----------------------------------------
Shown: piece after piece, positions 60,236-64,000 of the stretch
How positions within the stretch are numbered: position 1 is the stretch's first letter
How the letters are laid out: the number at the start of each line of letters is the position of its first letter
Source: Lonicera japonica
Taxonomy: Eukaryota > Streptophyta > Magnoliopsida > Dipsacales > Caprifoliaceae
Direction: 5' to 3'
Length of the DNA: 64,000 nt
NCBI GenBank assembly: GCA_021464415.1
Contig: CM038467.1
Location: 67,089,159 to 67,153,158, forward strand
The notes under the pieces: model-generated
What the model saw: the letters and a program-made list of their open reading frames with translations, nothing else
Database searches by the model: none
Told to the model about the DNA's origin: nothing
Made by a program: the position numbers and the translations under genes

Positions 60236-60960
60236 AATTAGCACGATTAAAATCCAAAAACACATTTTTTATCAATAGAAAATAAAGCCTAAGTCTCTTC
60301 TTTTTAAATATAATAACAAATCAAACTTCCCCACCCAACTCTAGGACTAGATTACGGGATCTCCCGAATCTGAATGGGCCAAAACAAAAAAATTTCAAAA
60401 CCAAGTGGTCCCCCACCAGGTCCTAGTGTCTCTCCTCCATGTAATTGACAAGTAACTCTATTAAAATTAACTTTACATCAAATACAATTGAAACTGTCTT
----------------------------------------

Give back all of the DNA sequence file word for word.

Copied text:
Shown: piece after piece, positions 60,236-64,000 of the stretch
How positions within the stretch are numbered: position 1 is the stretch's first letter
How the letters are laid out: the number at the start of each line of letters is the position of its first letter
Source: Lonicera japonica
Taxonomy: Eukaryota > Streptophyta > Magnoliopsida > Dipsacales > Caprifoliaceae
Direction: 5' to 3'
Length of the DNA: 64,000 nt
NCBI GenBank assembly: GCA_021464415.1
Contig: CM038467.1
Location: 67,089,159 to 67,153,158, forward strand
The notes under the pieces: model-generated
What the model saw: the letters and a program-made list of their open reading frames with translations, nothing else
Database searches by the model: none
Told to the model about the DNA's origin: nothing
Made by a program: the position numbers and the translations under genes

Positions 60236-60960
60236 AATTAGCACGATTAAAATCCAAAAACACATTTTTTATCAATAGAAAATAAAGCCTAAGTCTCTTC
60301 TTTTTAAATATAATAACAAATCAAACTTCCCCACCCAACTCTAGGACTAGATTACGGGATCTCCCGAATCTGAATGGGCCAAAACAAAAAAATTTCAAAA
60401 CCAAGTGGTCCCCCACCAGGTCCTAGTGTCTCTCCTCCATGTAATTGACAAGTAACTCTATTAAAATTAACTTTACATCAAATACAATTGAAACTGTCTT